A Moment Frozen in Time - Jack Cole Begins A New Career with Stunning Playboy Magazine Art (1954)

From the renowned Heritage Auction Galleries website comes the original art for this stunning monochromatic ink and watercolor cartoon that originally appeared in Playboy Magazine, August, 1954, page 29. The art measures 15.5 inches by 13 inches.

A sexy girl and guy walk through the woods in this Playboy Magzine 1954 cartoon 

The auction for this gorgeous piece of art commences February 6, 2010 and ends February 27, 2010. If you'd like to bid on this artwork, you can visit the Heritage page here (as of Feb. 7, the bidding is up to $550.00).

Cole had become a virtuoso of technique by 1954, and this art demonstrates that without question. Look at how the people are clearly Jack Cole characters. In the early 1950's, Cole had begun to inject more realism into his comic book stories. In series like Angles O'Day and the Web of Evil stories, while still flights (or perhaps "plumments" is a more suitable word) of fancy, Cole's figures become less plastic, more solid and subject to the physical laws of a three dimensional world.

Here’s the published cartoon. The caption reads: “There’s a nice, shady spot.”

August 1954 Jack Cole Playboy cartoon

Cole left comics in 1954, never to return. The artwork we see here, with an unknown caption, is one of his earliest Playboy cartoons. His later Playboy cartoons (some of which are here) would be less tight than this, looser and impressionistic, and perhaps less personally invested.

Incidentally, Cole was also given a big plug in the opening pages of the August, 1954 issue, in which the cartoon above appeared:

Aug1_1954


Here, Jack Cole is at the start of an exciting new business relationship with the charismatic cartoon aficionado and soon-to-be magazine millionaire, Hugh Hefner. You can feel his enthusiasm and hope in how much careful detail he's invested into what is, after, supposed to be a simple gag cartoon. Click on the art and look at the folds on the woman's dress. The detailing on the man’s belt. The lace frills of the woman’s slip as it's blown up by a slight breeze. The criss-cross pattern (Cole loved patterns) on the man's tie, also caught in the breeze.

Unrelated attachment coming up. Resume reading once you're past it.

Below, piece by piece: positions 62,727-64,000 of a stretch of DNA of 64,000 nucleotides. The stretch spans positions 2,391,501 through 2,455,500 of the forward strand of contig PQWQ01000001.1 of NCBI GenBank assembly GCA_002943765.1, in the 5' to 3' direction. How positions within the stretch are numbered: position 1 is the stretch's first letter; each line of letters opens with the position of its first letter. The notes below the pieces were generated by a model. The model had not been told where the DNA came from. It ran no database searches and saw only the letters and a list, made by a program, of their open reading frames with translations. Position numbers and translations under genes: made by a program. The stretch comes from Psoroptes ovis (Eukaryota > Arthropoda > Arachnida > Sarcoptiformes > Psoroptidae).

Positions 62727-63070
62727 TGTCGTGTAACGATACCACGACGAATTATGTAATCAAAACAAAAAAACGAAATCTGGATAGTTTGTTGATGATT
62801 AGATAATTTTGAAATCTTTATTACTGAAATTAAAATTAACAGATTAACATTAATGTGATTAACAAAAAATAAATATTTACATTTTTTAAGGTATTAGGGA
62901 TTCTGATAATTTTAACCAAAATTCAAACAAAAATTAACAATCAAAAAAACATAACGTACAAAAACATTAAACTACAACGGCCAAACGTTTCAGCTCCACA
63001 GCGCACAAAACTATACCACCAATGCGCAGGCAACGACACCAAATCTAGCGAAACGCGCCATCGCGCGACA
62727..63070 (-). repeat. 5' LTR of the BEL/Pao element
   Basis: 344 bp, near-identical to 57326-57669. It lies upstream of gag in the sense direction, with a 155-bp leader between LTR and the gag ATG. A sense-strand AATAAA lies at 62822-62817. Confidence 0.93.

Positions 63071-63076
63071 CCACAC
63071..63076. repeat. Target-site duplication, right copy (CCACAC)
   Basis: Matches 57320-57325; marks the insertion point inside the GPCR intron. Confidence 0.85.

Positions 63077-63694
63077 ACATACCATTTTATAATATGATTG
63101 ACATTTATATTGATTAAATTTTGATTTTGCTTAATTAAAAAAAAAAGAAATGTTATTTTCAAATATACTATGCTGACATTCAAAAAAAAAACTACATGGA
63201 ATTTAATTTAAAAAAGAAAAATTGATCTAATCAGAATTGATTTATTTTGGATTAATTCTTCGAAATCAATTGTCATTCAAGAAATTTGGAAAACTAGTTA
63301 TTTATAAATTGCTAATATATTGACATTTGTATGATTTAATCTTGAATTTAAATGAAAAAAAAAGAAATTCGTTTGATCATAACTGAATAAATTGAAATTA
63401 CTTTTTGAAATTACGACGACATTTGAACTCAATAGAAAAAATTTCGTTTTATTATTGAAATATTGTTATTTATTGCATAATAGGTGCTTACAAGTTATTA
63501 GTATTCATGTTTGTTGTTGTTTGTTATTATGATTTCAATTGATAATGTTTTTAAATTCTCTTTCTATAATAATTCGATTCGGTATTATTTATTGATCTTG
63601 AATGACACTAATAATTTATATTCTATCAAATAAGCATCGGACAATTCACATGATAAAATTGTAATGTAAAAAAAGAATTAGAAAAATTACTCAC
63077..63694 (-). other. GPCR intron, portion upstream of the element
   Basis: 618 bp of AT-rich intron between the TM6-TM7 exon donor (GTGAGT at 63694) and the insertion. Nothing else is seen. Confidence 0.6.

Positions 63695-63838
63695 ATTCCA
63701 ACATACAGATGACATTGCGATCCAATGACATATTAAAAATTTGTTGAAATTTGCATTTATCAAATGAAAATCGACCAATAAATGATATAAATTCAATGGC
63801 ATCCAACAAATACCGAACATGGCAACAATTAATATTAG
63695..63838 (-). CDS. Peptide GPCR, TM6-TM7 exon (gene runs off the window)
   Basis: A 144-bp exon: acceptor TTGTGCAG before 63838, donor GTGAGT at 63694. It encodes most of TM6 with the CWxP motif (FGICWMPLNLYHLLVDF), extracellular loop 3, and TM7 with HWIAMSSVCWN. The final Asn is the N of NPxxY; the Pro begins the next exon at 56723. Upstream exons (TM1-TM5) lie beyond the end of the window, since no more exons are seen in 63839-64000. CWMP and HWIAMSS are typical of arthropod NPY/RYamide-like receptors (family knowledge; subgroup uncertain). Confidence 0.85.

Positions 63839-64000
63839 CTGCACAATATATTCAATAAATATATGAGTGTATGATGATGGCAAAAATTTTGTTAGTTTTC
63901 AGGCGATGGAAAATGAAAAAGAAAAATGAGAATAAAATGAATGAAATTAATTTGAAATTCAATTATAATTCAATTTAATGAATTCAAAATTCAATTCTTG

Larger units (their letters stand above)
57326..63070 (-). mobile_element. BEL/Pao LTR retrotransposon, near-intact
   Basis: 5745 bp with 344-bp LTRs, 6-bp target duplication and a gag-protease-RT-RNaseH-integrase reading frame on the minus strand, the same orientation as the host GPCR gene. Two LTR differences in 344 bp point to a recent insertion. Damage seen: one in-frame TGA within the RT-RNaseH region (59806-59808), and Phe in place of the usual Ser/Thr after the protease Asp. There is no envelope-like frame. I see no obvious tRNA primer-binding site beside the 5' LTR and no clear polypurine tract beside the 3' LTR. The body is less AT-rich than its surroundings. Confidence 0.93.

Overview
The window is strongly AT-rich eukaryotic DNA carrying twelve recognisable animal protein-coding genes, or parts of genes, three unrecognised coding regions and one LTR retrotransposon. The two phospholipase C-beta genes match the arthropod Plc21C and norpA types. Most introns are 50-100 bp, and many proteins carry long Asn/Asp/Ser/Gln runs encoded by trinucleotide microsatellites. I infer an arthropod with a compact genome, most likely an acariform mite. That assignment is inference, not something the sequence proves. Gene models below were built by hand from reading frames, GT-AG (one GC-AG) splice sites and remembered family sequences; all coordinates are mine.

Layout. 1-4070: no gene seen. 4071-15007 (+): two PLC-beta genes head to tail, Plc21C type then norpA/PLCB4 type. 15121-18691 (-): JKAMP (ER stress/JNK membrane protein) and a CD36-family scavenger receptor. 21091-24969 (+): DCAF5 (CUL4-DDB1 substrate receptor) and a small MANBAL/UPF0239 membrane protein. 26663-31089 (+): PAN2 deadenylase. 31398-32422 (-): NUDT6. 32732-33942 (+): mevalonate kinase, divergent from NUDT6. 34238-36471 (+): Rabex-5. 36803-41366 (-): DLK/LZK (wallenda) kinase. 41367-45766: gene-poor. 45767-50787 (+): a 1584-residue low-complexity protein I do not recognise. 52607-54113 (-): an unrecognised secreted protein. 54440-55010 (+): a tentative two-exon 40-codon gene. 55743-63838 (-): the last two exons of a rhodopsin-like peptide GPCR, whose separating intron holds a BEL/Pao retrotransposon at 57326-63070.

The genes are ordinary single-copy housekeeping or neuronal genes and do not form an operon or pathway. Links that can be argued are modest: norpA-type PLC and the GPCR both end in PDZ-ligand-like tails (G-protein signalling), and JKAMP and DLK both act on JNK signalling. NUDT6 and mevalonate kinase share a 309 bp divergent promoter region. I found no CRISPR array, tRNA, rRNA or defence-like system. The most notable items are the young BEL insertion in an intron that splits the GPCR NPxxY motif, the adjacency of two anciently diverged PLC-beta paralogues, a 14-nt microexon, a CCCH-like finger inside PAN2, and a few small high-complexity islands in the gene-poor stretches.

This is a moment frozen in time. The couple is happy, going on a picnic in the woods on a spring day. Jack Cole has left the grind of the declining comics industry and has a promising new life as the premier cartoonist of a very promising new magazine. This cartoon captures both the couple and Cole at a peak moment.

Did you notice, though, he has put a gnarled, ancient root across the happy couple's path? The phallic symbolism aside, it’s an obstacle. Tragically, in a few short years, Cole would trip up on the gnarled roots of his own life.

2 comments:

  1. ...er...I think the hints have been plentyful... so now I simply have to ask:

    Do you think the "dark secret" of Jack Cole was that he was impotent and this was the reason he killed himself?..

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  2. I honestly have no opinion about it. Based on the comments of people who knew him, like Gill Fox, and looking at his work, that part of his despair must have been around his marriage and sexual life. I've wondered if, instead of impotency, he - um, availed himself of the readily available beautiful women associated with Playboy and, being a small town all-American boy, felt very guilty about that. Images of satyrs are actually more plentiful than images of impotency in his work. I have also wondered if there was a some sort of brain chemical problem for him that got worse as he got older. But really, I have tried NOT to hint about anything as I reserve making any foolish rushes to false conclusions. We really don't know what the problem was, but you see in his last comic book stories and through the cracks of the Playboy cartoons that something was seriously wrong in the life of this sensitive, talented man.

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